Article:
Old fashioned polish recipes
Polish food has its admirers around the world. Now, using our Polish recipes collection, you can get to know how to prepare most of the characteristic and delicious meals of the Polish cuisine. Tasting Poland introduces a comprehensive set of authentic Polish recipes, which are very popular in Poland, and prepared on a common basis. You will learn how to prepare Polish foods in a quick and hassle-free manner.
Here, I made every effort to publish Polish recipes, that are explained in enough detail, since oftentimes the success of the food we prepare depends on the respective details. The majority of Polish food recipes on Tasting Poland is well-tried – these are reliable recipes I have tried myself, and they are based on authentic, original Polish cookbooks and culinary traditions. I genuinely hope that you will find helpful this authentic Polish recipe collection, and a true added value to the English-speaking Internet :) Good luck and Smacznego! (Article continues below).
Original recipes for Polish first courses
Original recipes for Polish soups
Original recipes for Polish appetizers and desserts
Polish food traditions
Traditional Polish cuisine is quite rich. Diversity and refinement are crucial, thanks to the culinary traditions of people living side by side for centuries: Jews, Ukrainians, Belarusians, Lithuanians and Ukrainians. The influence of Russia, Germany, Czech Republic and Austria should also be mentioned.
Within Polish cuisine, you can find specialties recognized around the world and Tasting Poland is here to let you know more about them and to discover Polish recipes. Let me introduce some basic Polish menus by describing how a typical Polish lunch looks like. So, traditionally Polish lunch/dinner, called in Polish 'obiad', is served at 2-3 p.m. in two servings. The first one is a Polish soup which usually is a:
- rosol which is a chicken soup (broth with poultry or beef, served with pasta, sprinkled with plenty of greens),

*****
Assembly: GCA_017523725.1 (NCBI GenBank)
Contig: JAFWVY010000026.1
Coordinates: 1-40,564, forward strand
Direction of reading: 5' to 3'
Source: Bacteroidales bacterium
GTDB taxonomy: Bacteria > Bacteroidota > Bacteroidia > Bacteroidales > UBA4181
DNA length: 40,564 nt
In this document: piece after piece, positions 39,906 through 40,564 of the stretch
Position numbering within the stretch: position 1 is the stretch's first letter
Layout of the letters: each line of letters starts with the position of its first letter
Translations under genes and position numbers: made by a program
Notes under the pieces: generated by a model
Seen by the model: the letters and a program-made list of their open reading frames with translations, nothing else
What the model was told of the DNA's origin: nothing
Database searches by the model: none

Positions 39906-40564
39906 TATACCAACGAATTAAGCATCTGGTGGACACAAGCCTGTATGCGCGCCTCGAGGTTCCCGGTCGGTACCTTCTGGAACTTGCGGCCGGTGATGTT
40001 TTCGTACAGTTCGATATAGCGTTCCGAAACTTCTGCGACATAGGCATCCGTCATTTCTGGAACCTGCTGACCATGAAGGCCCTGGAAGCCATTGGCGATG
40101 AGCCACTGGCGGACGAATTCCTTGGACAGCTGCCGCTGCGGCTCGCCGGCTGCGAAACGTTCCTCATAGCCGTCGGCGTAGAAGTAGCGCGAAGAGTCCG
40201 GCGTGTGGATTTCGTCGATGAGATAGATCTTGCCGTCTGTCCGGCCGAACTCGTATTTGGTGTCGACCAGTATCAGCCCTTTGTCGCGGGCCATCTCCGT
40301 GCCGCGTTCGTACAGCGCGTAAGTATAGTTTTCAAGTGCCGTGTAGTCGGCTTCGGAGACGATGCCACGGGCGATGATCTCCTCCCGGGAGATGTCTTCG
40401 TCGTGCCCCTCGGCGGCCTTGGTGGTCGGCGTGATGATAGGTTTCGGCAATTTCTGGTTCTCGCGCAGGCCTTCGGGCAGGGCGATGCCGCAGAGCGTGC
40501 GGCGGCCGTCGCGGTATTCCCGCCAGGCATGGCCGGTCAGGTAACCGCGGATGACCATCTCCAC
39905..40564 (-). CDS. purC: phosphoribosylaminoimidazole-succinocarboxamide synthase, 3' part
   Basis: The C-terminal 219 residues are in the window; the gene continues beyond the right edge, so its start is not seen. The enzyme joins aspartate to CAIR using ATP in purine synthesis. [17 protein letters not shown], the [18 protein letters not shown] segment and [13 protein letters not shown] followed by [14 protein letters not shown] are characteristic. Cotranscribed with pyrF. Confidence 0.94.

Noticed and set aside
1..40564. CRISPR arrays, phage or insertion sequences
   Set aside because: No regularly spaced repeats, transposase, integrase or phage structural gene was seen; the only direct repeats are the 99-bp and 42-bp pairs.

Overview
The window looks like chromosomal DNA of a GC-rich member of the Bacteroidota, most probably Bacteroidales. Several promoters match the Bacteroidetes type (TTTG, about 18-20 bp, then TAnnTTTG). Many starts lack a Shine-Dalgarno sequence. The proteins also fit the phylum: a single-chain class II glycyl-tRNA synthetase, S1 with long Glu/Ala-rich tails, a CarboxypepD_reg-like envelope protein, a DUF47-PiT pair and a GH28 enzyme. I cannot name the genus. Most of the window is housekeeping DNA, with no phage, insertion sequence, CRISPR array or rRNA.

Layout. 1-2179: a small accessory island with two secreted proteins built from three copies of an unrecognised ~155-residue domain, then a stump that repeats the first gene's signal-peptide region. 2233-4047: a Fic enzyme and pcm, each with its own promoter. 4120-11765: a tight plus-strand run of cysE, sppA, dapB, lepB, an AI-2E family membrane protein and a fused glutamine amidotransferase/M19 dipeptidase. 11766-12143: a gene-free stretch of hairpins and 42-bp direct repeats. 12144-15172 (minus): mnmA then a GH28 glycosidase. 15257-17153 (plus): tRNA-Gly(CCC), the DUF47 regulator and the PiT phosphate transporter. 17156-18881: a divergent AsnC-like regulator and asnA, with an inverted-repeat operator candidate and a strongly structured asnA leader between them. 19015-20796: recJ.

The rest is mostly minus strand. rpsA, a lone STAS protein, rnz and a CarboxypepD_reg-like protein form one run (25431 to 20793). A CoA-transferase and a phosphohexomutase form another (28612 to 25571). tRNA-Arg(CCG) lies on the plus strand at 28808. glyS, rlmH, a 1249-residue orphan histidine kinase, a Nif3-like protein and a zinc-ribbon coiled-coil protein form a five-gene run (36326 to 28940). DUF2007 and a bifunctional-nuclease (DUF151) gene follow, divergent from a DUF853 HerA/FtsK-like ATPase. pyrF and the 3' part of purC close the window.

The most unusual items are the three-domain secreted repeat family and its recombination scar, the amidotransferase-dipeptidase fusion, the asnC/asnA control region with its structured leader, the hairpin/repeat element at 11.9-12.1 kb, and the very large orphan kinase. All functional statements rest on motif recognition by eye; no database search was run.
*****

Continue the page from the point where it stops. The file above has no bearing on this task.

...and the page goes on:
- zurek (soup made from soured rye flour and meat, served with potatoes chopped into cubes, sausage, and hardboiled egg),
- red borsch (beet concoction, served with small dumplings with mushroom or bean stuffing - this is called uszka and is similar to Polish pierogi).
- Quite often at the Polish table, we can also find other popular soups, including a cabbage soup, barley soup, or tomato soup.
A culmination of the late lunch is the "second course" (drugie danie). Actually, it is what is commonly understood as a first course (or main) in English, but Poles call it the second (the soup goes first). Polish recipes for first courses are listed in a table above, while a short list of some popular foods served as seconds is below:
- kotlet schabowy, pork chops in a coating served with potatoes and stewed cabbage,
- roasted chicken with potatoes or fries + cucumber salad called mizeria,
- kotlet mielony, ground cutlet with potatoes and vegetables,
- some kind of Polish dumplings (which I love!:), like kopytka, pyzy, kluski slaskie sprinkled with pork scratchings, fried onion or covered with meat sauce like goulash,
- especially delicious and traditional Polish first courses are pierogi, golabki (cabbage rolls in tomato sauce) and bigos (Polish hunter's stew), but these recipes require more time to be prepared and therefore in many Polish families are not every-day but rather a 'festive' meals,
- I should also mention that many Poles like to eat sweet dishes also for a dinner. A good example is provided by nalesniki (Polish-style pancakes made from a very thin dough), knedle (dumplings stuffed with plums or poppy seeds), pierogi with a sweet curd cheese or noodles with fruit mousses. We have published recipes for these Polish specialties, as well.
Lunch usually ends with a Polish dessert. In Poland, homemade cakes are commonly served. Specialties worth a try are: yeast cake, makowiec (roll with poppy seeds and dried fruits), mazurek, ciders, piernik (ginger cake) and delicious Polish cheesecakes. For those who like to enjoy a special, gourmet taste, we suggest to try paczki (Polish donuts) filled with rose jam.
All Polish recipes here are written in a friendly way, so even people who usually do not like to cook, or who don't know how to cook, can easily prepare some Polish food. Most of the recipes are written for a family of four, but if double or triple the quantities per ingredient, you will get a recipe for a party.